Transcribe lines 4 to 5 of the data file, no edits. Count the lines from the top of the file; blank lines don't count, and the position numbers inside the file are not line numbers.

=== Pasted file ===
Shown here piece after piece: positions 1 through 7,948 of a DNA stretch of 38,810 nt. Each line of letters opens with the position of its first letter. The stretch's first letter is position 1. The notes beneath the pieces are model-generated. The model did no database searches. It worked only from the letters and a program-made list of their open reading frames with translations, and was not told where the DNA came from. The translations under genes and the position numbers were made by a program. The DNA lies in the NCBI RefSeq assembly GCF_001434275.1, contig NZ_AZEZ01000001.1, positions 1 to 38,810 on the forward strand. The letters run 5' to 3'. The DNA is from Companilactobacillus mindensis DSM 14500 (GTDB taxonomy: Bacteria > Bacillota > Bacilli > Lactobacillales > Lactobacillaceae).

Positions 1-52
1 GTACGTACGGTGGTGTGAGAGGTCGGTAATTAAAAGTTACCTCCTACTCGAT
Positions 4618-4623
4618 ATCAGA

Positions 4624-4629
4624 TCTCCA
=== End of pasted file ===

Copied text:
Positions 4618-4623
4618 ATCAGA